Exploring livestock disease and its impact on human health
As an employee of the Malawian government, BHEARD scholar Elizabeth Chimera wants to study livestock health.
Livestock plays an important role in Malawi’s economy. As an employee of the Malawian government, BHEARD scholar Elizabeth Chimera wants to study livestock health. Specifically, she hopes to boost awareness of bovine trypanosomosis, a disease that results in poor productivity and mortality for cattle – and might have implications for human health.
The Borlaug Higher Education for Agricultural Research and Development (BHEARD) program, supported by the U.S. Agency for International Development, develops agricultural scientists and increases agricultural research capacity in Feed the Future partner countries, including Malawi. The program is named after Dr. Norman Borlaug, an American biologist, humanitarian and Nobel laureate who has been called “the father of the Green Revolution.”
BHEARD provides scholarships to students seeking master’s and doctorate degrees at U.S. and regional universities, and provides funding for agricultural research in their home countries. The program also develops, tests and evaluates new models of small-scale institutional capacity development in partner countries.
Chimera joined the BHEARD program in January 2015, earning a scholarship to acquire a master’s of science degree. When she received the news, she was “filled with great joy.” It came at a good time for her. After earning a bachelor’s degree in Veterinary Medicine from the University of Zambia, she had just been employed by the Malawi Ministry of Agriculture, Irrigation and Water Development as an animal health and livestock development officer. She knew that the chance to earn a master’s degree would give her even more skills in the domain of disease surveillance and early detection.
“My parents were over the moon when I got this scholarship,” Chimera said. “To them, it meant success and advancement of knowledge and skill for me. I am the first-born daughter in a family of three children. I stand as a role model for my siblings, and excelling in my education is a fulfilment for my parents.”
Her BHEARD scholarship allowed her to study at the University of Pretoria in South Africa, pursuing a master’s of science in Veterinary Epidemiology. Her research topic was spatial distribution of bovine trypanosomiasis in Malawi. Little is known about the current status of bovine trypanosomiasis in the country (the last study was conducted in 1999), and there’s a need for new information – especially since the disease could impact human health. Chimera’s goal was to establish which trypanosome species were affecting Malawian cattle, and to determine if infected cattle posed a risk to human health.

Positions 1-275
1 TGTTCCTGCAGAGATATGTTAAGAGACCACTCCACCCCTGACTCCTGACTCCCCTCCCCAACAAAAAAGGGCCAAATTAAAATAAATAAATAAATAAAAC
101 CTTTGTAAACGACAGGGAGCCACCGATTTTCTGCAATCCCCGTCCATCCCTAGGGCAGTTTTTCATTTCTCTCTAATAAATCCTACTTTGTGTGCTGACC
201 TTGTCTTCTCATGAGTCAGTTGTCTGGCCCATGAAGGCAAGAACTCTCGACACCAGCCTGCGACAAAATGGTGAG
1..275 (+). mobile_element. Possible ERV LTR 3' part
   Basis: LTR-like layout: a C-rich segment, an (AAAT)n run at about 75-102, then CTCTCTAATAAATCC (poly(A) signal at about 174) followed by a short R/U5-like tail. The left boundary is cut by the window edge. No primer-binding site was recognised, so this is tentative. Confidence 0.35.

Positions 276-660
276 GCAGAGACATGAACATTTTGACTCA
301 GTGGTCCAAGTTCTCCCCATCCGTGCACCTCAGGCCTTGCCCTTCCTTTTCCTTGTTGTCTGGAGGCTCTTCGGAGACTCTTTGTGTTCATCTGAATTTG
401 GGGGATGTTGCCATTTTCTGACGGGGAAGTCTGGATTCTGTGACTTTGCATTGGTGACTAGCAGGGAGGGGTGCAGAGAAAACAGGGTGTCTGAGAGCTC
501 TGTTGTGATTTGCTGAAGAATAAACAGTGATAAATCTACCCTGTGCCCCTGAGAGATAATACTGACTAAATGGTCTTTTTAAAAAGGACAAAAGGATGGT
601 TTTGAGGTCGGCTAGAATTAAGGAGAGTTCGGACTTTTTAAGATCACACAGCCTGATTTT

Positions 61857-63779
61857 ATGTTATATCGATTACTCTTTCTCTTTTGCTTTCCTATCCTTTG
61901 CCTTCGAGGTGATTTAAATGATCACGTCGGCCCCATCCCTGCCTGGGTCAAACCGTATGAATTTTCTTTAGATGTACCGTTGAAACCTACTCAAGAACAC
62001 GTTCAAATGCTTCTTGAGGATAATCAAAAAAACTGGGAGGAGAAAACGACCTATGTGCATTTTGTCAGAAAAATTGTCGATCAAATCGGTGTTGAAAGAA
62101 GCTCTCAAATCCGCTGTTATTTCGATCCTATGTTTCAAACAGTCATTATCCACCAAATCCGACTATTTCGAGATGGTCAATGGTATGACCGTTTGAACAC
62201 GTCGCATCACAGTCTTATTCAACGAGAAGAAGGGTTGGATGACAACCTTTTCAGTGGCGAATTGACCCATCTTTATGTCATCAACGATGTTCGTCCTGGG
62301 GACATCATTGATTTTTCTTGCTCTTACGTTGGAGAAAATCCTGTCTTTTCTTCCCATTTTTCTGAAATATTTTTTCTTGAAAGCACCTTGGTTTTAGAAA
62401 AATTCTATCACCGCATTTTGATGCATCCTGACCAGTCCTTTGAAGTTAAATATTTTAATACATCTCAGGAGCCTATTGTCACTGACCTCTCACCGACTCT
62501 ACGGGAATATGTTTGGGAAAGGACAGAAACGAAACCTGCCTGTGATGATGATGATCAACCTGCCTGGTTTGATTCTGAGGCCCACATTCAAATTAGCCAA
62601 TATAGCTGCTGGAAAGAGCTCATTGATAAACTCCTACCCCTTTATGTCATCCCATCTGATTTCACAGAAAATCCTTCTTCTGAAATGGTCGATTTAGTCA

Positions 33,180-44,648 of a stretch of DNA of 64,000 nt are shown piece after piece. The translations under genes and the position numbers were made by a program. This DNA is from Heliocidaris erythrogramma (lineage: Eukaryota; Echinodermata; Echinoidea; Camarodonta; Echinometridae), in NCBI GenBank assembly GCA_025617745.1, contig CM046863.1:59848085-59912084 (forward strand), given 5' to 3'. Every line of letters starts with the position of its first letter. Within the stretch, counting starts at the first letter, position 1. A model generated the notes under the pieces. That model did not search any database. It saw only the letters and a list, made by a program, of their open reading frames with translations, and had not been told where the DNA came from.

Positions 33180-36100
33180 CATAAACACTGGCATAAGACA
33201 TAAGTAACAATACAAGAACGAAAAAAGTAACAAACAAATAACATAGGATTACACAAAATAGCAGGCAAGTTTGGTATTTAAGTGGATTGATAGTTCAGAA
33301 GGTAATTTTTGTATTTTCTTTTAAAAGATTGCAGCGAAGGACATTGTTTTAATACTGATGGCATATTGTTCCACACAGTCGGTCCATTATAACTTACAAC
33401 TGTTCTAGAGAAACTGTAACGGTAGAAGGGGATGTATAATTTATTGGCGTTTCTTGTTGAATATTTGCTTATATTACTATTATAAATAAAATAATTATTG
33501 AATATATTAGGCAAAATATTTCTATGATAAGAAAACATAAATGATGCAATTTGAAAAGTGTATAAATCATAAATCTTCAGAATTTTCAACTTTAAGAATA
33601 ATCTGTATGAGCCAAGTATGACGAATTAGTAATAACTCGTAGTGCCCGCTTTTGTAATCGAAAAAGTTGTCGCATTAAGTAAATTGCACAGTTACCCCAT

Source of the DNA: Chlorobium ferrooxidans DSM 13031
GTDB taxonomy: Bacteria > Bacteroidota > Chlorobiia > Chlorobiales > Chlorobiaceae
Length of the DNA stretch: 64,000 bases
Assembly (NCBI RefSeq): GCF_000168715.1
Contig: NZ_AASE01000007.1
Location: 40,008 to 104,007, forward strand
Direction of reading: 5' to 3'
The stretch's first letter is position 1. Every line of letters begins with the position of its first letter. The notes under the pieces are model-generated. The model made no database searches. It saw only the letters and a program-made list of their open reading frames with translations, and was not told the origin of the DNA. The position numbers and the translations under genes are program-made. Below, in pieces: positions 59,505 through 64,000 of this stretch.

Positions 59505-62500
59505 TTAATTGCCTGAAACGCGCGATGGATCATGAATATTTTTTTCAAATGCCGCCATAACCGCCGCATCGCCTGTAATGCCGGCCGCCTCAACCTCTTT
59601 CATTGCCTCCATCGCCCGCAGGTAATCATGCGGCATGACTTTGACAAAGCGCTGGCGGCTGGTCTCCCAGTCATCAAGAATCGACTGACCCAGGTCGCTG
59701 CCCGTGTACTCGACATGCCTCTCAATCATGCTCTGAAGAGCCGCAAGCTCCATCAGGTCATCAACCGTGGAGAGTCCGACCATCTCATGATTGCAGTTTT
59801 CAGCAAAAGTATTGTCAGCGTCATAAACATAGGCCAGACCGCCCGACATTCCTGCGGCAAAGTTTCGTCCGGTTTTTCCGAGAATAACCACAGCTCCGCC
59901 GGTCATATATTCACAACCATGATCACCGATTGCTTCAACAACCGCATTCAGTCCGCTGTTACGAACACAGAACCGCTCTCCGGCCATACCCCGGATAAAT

Chimera’s research confirmed the presence of Trypanosoma congolense and Trypanosoma brucei brucei, which are cattle-infective blood parasites, and also implicated cattle as reservoirs of Trypanosoma brucei rhodesiense, the human-infective blood parasite. However, there was not enough evidence pointing to cattle as a possible risk to human health.
Chimera hopes her work will one day contribute to the development of prevention and control strategies. She believes that diseases like bovine trypanosomiasis can only be fought by a united effort among medical doctors, veterinarians, epidemiologists and environmentalists. During recent outbreaks of Ebola and Avian influenza, she said, it became clear that no single discipline could prevent, control or eradicate these troubling diseases on its own. Only a joint task force can find the best solutions.
Chimera’s BHEARD scholarship equipped her with knowledge and resources beyond those she gained studying veterinary medicine. She said her communication and presentation skills have improved tremendously. She’s also acquired skills in statistical software and can plot risk maps and perform spatial analysis using Arc GIS software – all important tools in data analysis.
She said a particularly memorable event was a BHEARD conference in Kenya, where she learned more about subjects like etiquette, public speaking, understanding personalities and pitching ideas. She enjoyed interacting with students from other countries, sharing educational experiences and learning more about different cultural backgrounds.
After earning her master’s degree at the University of Pretoria, Chimera returned to Malawi in June 2017.
“I know the paper I hold in my hands will take me to greater heights and take good care of my parents as they age, and influence the community around me,” she said.